The University of Michigan Sustainable Food Systems Initiative engages an interdisciplinary mix of students, faculty, and communities at local and global levels to learn from and build food systems that are health-promoting, economically viable, equitable, and ecologically sound.
SFSI publishes achievements from sustainable food system scholarship and community engagement programming across campus. Learn more about our accomplishments throughout the years!
Today’s global food system produces unprecedented quantities of food. Nevertheless, the World Health Organization estimates that over one billion people lack adequate food to satisfy minimum standards of nutrition, despite more than adequate global supplies, a perplexing pattern that has been evident for many years. Even more perplexing is the irony that obesity has become a major health problem for some, even as hunger continues to plague others. Moreover, the industrial agricultural systems that developed during the past century are increasingly recognized as environmentally unsustainable, in many cases causing environmental degradation and substantial losses of biological diversity. For consumers, food safety has emerged as a critical issue and for producers — farmers and farm workers — workplace safety and unfair compensation threaten the sustainability of their livelihoods. A global food system that simultaneously produces hunger and obesity,generates significant collateral environmental degradation, and compromises the well-being of farmers and eaters alike, indicates the need for serious analysis and action.
This challenge has been partially met with the emergence of a new paradigm that emphasizes sustainability and social equity rather than profit and production at its core. Contributions to this new paradigm are already emerging from many sectors of society, especially at the grassroots level (e.g., growing interest in local and regional food systems, increased demand for organic and fair-trade products, reinvigoration of inner cities through urban agriculture, new business models such as community supported agriculture and farmers markets, etc.). Yet we still lack a coherent intellectual foundation to inform and guide the construction of a clear path toward a sustainable and equitable food system that:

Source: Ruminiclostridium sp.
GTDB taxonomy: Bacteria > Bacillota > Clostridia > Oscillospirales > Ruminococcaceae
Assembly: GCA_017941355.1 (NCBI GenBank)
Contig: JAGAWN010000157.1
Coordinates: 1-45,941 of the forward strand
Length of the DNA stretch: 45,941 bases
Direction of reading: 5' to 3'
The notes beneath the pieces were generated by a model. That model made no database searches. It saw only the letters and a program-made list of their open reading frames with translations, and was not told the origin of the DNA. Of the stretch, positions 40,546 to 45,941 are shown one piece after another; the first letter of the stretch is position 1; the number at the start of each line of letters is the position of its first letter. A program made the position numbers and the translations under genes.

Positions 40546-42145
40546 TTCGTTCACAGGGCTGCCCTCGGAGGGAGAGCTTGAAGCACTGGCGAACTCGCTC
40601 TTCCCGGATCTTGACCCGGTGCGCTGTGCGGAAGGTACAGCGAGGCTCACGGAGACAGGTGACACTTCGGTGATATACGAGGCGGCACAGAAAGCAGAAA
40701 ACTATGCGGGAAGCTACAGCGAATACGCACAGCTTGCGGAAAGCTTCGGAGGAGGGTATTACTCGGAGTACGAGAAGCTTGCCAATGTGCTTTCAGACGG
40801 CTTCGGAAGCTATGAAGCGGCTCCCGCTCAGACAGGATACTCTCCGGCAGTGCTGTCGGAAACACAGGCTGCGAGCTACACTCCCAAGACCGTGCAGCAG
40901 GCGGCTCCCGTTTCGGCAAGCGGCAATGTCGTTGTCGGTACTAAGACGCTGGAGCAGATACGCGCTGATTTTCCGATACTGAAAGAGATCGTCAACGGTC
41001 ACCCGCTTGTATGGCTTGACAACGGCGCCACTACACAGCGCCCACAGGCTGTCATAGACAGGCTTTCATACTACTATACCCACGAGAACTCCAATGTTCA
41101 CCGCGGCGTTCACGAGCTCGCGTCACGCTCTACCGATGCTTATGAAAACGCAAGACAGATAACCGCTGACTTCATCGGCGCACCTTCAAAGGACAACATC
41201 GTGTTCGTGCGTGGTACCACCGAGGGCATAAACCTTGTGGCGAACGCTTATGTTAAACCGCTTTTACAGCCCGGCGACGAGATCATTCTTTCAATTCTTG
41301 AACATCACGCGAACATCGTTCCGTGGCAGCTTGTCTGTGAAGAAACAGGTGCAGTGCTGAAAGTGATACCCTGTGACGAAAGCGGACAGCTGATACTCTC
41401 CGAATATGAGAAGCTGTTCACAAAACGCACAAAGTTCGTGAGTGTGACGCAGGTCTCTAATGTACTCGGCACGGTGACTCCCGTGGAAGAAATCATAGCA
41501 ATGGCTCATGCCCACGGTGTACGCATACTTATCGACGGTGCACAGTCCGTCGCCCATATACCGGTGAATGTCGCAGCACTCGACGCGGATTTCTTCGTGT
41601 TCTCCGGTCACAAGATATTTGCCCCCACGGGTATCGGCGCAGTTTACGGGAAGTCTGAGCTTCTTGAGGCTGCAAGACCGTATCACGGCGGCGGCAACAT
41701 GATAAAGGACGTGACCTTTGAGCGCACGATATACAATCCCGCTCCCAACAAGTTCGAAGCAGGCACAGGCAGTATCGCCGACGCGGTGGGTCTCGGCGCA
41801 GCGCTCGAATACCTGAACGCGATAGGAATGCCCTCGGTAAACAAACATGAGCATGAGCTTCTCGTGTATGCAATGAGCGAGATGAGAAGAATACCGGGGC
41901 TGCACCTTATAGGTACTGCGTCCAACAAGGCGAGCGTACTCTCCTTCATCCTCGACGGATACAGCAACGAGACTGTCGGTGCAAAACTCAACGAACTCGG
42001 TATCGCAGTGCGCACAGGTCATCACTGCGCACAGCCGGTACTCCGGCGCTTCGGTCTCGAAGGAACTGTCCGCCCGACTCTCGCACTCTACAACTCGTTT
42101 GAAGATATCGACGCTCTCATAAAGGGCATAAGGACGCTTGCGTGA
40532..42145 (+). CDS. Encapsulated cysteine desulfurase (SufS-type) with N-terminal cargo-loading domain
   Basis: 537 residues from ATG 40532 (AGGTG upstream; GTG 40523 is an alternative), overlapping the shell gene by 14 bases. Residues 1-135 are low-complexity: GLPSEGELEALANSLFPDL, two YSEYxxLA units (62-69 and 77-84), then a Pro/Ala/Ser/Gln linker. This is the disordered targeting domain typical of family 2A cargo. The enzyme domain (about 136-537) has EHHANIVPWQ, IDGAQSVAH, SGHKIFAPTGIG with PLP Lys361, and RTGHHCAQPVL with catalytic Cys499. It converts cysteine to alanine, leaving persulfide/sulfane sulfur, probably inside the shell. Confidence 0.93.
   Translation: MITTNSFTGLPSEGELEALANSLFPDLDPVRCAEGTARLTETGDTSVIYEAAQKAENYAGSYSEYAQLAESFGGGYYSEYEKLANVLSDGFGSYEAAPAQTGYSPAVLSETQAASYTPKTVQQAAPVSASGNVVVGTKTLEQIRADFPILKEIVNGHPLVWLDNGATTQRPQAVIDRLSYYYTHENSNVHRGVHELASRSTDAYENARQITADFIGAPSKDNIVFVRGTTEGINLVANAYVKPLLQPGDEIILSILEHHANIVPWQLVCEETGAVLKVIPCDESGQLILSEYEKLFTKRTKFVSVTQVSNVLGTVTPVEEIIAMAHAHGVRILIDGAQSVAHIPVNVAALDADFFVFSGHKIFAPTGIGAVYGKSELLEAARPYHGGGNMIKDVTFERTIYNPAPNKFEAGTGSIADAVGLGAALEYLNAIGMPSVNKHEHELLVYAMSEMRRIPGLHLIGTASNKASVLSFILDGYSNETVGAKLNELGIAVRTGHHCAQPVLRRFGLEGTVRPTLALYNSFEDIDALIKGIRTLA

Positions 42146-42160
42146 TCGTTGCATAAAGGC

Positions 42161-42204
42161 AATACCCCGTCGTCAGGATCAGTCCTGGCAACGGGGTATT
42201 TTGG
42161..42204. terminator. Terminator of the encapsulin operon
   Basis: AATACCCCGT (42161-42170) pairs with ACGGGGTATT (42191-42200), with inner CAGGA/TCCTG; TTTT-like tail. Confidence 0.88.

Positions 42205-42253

1) helps to reinvigorate rural and urban communities
2) supports public health
3) promotes environmental protection
4) enhances economies at state, national and international levels
The intellectual foundations of dynamically co-evolving natural and social systems deserve not only rigorous academic scrutiny but also engagement with those sectors that affect and are affected by food systems. As has happened so frequently in history, a clearly articulated intellectual foundation may help to promote leadership in critical debates that inevitably occur in paradigmatic transformation. The Sustainable Food Systems Initiative offers a vision of a foundation regarding the development of sustainable and equitable ways to produce and deliver nutritious food so as to improve people’s health and livelihoods, with minimal environmental damage and lasting economic security.
Ultimately, we need to plan landscapes that include cities, farms and natural and semi-natural areas, such that the health of humans and ecosystems is protected and promoted. This goal will be achieved by incorporating the dynamic role of interacting stakeholders (farmers and consumers) across the entire food system, to achieve landscapes that deliver a range of ecosystem services, while at the same time providing sustenance and equity for the world’s population. The sustainable food systems initiative at the University of Michigan is taking on those challenges.